Truth be told, I started this blog to reach homeschoolers. I was ready to morph into someone else and become that support system for homeschoolers guiding them through getting started teaching at home and helping them to encourage their child’s passions and interests along with lifting them through their weaknesses. I was ready to share my experiences, resources, and be their support system; kind of in a teacher to student-teacher model. It didn’t work. None of it.
Sure, I had people who were curious, but no one was interested in a former classroom teacher’s experience. Some said it was that I didn’t homeschool (a few months later I began to-though not for that reason), some said it was too costly, most just never answered the call. Yet, I’d attend homeschool get-togethers and listen to them talk nonstop about the struggles their children had learning A, but not B. They’d speak of how their children resisted the workbook pages or seemed totally lost and wondered how they could help. I spoke up, offered my business card, probed for details, and offered ideas. They seemed grateful at the time, but it never went any farther. Some spoke of looking for a tutor, but I never heard from them. Was I seen as a “know it all”; a busybody? Why had they spoken of their concerns and not wanted help? Was it me? I felt more lost with the adults than I’ve ever been with a group of students.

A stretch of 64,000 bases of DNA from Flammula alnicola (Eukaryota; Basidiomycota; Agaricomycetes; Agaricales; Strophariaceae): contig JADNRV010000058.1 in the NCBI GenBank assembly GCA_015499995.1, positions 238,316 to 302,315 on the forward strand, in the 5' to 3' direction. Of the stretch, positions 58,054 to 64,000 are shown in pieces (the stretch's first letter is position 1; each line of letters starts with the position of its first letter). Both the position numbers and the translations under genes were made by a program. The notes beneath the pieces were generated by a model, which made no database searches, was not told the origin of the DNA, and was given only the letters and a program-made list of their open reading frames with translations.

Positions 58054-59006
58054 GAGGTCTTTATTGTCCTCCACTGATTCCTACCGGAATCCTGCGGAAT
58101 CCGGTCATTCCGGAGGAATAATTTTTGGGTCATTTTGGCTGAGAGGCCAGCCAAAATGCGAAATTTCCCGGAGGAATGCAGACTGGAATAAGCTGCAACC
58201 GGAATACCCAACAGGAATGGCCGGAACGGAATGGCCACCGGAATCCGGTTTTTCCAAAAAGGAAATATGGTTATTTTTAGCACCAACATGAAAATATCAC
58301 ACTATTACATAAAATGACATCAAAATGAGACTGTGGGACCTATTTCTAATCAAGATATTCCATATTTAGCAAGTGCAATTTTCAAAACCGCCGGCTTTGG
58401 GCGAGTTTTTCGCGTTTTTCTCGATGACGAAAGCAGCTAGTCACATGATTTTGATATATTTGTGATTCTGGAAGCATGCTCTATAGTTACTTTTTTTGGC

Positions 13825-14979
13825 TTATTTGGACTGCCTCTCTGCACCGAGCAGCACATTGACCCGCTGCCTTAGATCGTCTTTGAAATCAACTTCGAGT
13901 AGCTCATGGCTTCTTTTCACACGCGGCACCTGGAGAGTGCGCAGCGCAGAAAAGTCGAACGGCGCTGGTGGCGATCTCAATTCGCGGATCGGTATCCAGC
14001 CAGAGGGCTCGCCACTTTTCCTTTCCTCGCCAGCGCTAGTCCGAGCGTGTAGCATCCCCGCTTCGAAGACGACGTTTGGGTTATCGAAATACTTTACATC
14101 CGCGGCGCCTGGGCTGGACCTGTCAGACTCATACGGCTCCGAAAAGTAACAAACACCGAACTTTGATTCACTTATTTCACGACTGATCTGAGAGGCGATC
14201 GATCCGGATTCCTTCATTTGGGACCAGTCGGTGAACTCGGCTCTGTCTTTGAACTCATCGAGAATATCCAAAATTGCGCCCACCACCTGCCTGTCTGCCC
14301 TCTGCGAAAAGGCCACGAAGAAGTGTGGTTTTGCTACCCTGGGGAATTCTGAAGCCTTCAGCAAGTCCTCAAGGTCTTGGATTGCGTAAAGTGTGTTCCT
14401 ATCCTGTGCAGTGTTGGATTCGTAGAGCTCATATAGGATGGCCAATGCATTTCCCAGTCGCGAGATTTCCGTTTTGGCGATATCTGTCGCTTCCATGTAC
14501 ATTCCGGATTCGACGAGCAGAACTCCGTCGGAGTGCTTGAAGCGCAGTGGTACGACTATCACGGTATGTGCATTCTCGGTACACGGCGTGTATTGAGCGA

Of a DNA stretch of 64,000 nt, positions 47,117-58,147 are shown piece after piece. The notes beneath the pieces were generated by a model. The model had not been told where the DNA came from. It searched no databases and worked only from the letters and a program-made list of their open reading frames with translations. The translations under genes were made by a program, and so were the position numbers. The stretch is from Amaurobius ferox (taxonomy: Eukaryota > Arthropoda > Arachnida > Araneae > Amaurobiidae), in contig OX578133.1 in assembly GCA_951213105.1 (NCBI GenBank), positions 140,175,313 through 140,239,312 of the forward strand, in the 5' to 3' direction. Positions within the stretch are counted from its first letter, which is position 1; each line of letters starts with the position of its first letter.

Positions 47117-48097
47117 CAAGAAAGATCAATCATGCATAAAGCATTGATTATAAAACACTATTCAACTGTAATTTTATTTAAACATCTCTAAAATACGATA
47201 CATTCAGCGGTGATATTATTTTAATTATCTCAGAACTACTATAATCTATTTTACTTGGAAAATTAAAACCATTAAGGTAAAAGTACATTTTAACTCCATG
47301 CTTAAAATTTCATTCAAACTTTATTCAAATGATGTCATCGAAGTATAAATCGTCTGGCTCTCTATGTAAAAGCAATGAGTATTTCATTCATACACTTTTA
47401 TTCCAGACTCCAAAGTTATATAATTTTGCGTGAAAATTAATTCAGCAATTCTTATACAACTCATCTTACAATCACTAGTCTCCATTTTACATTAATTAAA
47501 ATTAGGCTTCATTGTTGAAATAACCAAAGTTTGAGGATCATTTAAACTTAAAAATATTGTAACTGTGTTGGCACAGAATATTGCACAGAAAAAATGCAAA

People don’t know where to peg me and honestly, I don’t know how to classify myself. In short, I’m different. I straddle the line between teacher, homeschooler, and all around guide. I’m either a “know it all” or someone who doesn’t understand. lol.
I have the classroom experience of more than 20 years and though I sampled various styles of pedagogy, the one I’m most comfortable with is one that presumably lends itself best to the gifted students (though is seemingly uncomfortable to most); stand back and watch. Be there as a guide. Perhaps that’s the purpose of my blog.
Whatever my future holds, I know it’s not in the current climate of schooling. Though they talk of Common Core, Big Ideas/Essential Questions, of student-centered and innovation, the reality is that the schools I’ve been involved with are very rarely innovative. Most are as traditional as the schools I grew up in. They failed me in the ways I needed most and I was looking forward to change in schools. I wanted to be a part of the great resurgence. I still do.
So, as I continue to search for innovative learning opportunities where I can be of support (and make some money), I’ll continue to spout to those of you curious, similar, or just willing to listen.
I’ve done the ordinary. I’m searching for the extraordinary.
I appreciate you accompanying me on my journey.